Superbly realized look at the promise, problems and ethics of robotics.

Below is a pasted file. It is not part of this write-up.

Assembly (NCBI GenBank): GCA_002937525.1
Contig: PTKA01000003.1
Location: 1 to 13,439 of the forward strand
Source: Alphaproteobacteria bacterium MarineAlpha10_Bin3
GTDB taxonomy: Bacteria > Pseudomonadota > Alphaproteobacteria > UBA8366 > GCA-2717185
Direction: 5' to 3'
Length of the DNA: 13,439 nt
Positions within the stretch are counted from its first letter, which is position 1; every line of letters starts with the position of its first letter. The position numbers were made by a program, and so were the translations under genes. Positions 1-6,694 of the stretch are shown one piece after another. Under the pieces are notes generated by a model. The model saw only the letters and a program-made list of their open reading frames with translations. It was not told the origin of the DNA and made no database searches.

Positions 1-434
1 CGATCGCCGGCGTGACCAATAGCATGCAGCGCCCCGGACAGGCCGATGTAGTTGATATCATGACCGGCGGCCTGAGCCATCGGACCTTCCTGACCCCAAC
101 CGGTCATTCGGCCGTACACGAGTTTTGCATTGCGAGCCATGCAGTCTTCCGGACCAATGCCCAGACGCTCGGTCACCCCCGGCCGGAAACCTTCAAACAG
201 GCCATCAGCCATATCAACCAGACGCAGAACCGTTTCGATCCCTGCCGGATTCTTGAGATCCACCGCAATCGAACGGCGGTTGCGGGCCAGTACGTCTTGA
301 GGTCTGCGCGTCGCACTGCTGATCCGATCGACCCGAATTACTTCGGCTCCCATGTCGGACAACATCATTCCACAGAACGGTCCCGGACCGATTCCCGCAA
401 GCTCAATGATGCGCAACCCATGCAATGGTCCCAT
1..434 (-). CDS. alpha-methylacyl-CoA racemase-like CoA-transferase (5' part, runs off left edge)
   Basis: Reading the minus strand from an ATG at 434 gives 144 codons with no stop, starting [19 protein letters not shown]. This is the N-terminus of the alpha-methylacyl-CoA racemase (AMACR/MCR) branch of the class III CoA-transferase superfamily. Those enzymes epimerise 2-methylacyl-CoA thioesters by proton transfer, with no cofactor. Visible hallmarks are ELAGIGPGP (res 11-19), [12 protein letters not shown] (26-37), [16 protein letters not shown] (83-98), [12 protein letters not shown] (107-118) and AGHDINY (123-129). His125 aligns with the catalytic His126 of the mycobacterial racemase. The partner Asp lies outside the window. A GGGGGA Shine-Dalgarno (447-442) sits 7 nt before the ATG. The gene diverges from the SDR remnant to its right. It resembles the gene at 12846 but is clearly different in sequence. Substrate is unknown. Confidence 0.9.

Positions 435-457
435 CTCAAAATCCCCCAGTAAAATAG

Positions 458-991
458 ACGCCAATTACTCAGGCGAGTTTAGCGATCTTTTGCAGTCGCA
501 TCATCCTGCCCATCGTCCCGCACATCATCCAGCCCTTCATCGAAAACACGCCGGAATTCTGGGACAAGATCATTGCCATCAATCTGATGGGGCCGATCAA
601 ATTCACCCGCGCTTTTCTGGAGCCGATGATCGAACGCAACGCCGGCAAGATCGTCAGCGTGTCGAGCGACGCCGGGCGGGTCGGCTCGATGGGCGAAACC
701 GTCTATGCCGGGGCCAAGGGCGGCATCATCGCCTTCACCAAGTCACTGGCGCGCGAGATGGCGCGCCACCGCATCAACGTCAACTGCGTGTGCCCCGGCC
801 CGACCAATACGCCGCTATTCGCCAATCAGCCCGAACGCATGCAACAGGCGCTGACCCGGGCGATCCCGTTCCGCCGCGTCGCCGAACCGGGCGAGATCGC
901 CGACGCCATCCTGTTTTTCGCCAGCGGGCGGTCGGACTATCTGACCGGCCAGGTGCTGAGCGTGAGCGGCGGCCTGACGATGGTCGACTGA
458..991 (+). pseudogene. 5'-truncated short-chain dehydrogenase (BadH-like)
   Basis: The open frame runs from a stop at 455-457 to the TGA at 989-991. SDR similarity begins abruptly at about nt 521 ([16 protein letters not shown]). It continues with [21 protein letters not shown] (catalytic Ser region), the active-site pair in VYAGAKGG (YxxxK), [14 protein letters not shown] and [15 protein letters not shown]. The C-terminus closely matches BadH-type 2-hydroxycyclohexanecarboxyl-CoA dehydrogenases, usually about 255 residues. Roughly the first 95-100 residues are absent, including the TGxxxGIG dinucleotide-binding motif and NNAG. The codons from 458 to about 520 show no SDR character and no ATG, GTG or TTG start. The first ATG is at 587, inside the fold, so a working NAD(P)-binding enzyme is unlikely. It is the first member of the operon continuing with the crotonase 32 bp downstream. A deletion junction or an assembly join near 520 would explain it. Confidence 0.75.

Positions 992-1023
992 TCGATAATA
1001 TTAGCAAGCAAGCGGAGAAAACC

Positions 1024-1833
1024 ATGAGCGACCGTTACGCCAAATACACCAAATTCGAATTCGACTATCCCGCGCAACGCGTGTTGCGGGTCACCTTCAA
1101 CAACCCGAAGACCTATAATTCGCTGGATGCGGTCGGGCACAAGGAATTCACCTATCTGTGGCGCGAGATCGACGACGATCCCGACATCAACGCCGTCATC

To robot or not to robot, that is the question in “Plug & Pray,” Jens Schanze’s superbly realized look at the promise, problems and ethics of robotics. A great conversation piece and a refreshingly open and nonjudgmental survey of scientists at work and in debate, the docu favors a more skeptical view of utopian visions of robotics, without stacking the deck. A fine festival run should continue in the new year, followed by solid vid and cable play.A measure of the film’s intelligence is how it avoids the documentary form’s common pitfall of posing easy opposites to cook up a phony conflict in the eyes of the viewer. Thus, although Schanze clearly sympathizes with famed MIT computer scientist Joseph Weizenbaum’s view that the recent scientific and industrial shift toward greater emphasis on robots and robotic research is a potentially dangerous path, Schanze is also clearly fascinated with the missionary zeal of scientist/futurist Ray Kurzweil, who firmly argues the positives of a future where human and machine merge into a new kind of being. Both men are, in their distinct ways, outstanding communicators, and the effect on the open-minded viewer is intellectually dazzling. Schanze displays his own curiosity by traveling to several countries to observe various robotic scientists and their visions, all of which seem viable and are pure eye-candy for cinematographer Borres Weiffenbach’s attentive camera. Professor Minoru Asada is seen developing robots with extraordinarily human-like characteristics and appearances. Italian scientist Giorgio Metta (whose team strikingly resembles a group of artists at work in a studio) stresses the fundamentals of biology in his project to create humanoid robots, noting, “There are no limits to the possibilities.” This is where Weizenbaum begs to differ; as the man who created “Eliza” in 1968, the world’s first great leap in artificial intelligence research, he early on recognized that robotics could potentially hatch monsters (not unlike a HAL 9000 machine run amok), and worse, become a fully owned subsidiary of government defense departments. Schanze’s visit to a European military showcase of robot-based weapons suggests Weizenbaum may not be paranoid. “Plug & Pray” unexpectedly concludes on an almost cosmic note, contemplating not Kurzweil’s notion of ultra-extended human life via nanotechnology, but the poetry and certainty of human mortality. Not just the idea of man playing God is raised here, but also the meaning of life, and whether such life has a beginning, middle and end, unlike robotic “eternity.” Cinematic enough to satisfy the bigscreen viewer but conventional enough to please the more info-hungry audience, Schanze’s film strikes a balance between form and content, and is suitably technically polished in every department.